Pauline Bayle (stage director), Jordi Savall (conductor) — With Marc Mauillon (Orfeo), Luciana Mancini (La Musica/Euridice), Marianne Beate Kielland (La Speranza/Proserpina), Furio Zanasi (Apollo), Salvo Vitale (Caronte/Plutone) …
Thank you for your understanding.
Pauline Bayle — Stage director
Emmanuel Clolus — Set designer
Bernadette Villard — Costumes
Pascal Noël — Lighting
Céline Gaudier — Assistant stage director
Marc Mauillon — Orfeo
Luciana Mancini — La Musica/Euridice
Sara Mingardo — La Messaggera
Marianne Beate Kielland — La Speranza/Proserpina
Furio Zanasi — Apollo
Salvo Vitale — Caronte/Plutone
Lise Viricel — Ninfa
Victor Sordo — Pastore I/Spirito II
Gabriel Diaz — Pastore II/Spirito IV
Alessandro Giangrande — Pastore III/Spirito I/Eco
Yannis François — Pastore IV/ Spirito III
Rediscover the epic tale of Orpheus and Eurydice in Monteverdi's ageless L'Orfeo—the oldest opera still performed today! In a stark and refined mise en scène, featuring gorgeous costumes by Bernadette Villard and striking lighting design by Pascal Noël, the excellent soloists more than do justice to this monument of the operatic repertoire—under the direction of the great Jordi Savall, who has done more to popularize early music and the work of Monteverdi than perhaps anyone else alive.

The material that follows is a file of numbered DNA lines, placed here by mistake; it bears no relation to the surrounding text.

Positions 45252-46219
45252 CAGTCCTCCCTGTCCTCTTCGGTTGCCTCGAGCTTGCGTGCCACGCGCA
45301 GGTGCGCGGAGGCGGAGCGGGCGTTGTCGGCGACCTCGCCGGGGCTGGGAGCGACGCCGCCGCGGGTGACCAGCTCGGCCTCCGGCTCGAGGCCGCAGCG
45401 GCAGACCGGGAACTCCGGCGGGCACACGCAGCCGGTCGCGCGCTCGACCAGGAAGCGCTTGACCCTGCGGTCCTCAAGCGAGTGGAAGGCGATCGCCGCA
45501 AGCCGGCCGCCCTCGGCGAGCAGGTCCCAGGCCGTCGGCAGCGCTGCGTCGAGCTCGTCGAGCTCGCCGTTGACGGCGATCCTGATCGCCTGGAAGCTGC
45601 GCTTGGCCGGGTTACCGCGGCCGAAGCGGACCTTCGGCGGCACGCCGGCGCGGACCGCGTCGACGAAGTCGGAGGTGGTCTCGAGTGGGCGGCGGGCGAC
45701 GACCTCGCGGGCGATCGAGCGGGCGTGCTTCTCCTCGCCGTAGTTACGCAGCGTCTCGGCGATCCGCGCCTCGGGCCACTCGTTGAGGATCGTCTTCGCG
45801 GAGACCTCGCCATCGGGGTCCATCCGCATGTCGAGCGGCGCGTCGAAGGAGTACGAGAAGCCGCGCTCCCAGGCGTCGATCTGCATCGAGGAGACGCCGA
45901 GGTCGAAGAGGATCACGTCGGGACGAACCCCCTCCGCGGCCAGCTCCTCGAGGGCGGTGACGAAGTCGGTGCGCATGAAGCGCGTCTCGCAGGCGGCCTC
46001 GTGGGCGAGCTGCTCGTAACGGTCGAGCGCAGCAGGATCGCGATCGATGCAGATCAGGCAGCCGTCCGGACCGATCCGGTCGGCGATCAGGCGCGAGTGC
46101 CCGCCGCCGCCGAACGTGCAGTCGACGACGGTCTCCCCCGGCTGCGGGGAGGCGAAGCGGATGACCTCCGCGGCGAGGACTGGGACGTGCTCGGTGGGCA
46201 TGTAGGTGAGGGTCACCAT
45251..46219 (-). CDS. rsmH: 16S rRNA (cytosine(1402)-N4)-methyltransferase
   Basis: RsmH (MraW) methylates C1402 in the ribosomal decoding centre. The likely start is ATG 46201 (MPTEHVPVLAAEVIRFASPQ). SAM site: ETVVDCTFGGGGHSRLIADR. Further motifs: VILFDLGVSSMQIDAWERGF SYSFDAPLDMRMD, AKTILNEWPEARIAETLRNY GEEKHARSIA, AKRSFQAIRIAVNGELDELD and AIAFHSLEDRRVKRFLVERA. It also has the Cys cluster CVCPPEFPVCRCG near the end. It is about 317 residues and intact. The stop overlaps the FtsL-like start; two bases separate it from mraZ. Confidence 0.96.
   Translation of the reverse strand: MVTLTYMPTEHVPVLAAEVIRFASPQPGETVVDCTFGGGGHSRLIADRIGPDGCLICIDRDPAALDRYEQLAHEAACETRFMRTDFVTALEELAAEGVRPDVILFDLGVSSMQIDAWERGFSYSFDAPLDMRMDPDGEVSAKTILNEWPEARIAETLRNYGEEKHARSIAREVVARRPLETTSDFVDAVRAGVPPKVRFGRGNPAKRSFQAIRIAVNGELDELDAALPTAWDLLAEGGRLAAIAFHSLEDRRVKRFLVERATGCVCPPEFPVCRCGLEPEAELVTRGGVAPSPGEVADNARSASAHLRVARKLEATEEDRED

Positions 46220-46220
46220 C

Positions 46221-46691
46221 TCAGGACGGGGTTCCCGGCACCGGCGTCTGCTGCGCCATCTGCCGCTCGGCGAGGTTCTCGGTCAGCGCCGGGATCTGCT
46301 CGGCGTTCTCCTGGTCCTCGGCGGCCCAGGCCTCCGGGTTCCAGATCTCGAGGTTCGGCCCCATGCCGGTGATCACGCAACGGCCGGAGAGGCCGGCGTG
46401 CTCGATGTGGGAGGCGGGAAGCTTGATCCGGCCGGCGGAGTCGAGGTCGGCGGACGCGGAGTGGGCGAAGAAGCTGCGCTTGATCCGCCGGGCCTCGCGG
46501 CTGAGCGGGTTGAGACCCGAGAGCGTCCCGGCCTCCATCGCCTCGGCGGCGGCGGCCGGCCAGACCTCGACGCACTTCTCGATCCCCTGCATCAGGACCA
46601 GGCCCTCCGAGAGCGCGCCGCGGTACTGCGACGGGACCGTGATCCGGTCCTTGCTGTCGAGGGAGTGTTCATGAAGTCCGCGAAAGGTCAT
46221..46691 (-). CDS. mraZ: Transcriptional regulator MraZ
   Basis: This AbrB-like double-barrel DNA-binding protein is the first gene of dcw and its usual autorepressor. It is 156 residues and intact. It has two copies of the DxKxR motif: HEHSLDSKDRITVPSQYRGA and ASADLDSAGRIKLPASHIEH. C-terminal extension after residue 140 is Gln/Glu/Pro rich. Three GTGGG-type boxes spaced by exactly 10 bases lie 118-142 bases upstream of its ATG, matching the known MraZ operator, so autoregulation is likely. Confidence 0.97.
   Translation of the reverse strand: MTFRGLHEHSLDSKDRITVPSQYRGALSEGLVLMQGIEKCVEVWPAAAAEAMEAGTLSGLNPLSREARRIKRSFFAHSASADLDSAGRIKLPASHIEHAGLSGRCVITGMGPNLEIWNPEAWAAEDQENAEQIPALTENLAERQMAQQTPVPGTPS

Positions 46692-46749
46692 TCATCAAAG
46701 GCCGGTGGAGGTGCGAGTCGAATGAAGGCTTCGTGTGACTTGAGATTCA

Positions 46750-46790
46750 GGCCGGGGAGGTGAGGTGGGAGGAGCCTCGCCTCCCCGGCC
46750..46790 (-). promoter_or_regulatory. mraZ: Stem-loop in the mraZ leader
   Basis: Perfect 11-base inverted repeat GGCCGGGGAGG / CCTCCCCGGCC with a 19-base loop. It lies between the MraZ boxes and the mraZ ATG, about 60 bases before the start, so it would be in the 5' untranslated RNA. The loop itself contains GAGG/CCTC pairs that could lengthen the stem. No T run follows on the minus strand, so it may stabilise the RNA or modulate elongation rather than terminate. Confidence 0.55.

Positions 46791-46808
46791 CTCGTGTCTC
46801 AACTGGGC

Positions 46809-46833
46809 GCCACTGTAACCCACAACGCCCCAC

Over the course of this enchanting drama, it is La Musique herself who first greets the public (the marvelous Luciana Mancini, who also plays the role of Eurydice). The plot follows its irrevocable course: soon after marrying Orpheus (the celebrated Marc Mauillon), the beautiful dryad Eurydice falls victim to a fatal snake bite. Despair overwhelms Orpheus's fellow shepherds, but he refuses to abandon hope, and—guided by Espérance (Hope)—takes up the route toward Hell in search of his betrothed. Pluto, god of the underworld, agrees to allow her to ascend back to the mortal plane—under one condition: on their journey back, Orpheus must not look back at Eurydice. Tragically, he yields to the temptation to turn around, and Eurydice is lost forever to the underworld. Orpheus, devastated, is comforted by Apollo, god of the arts, leaving us with a clear message: in difficult times, art and hope are steadfast allies that one must always keep close.
The decision to produce this opera in June 2021 was not without significance for the opera stage and the performers. In the words of Agnès Terrier, dramaturge at the Opéra-Comique, "After 15 months of pandemic hell, with all our artists guided by La Musica, let us bring light back into the theatre!"
Photo © Stefan Brion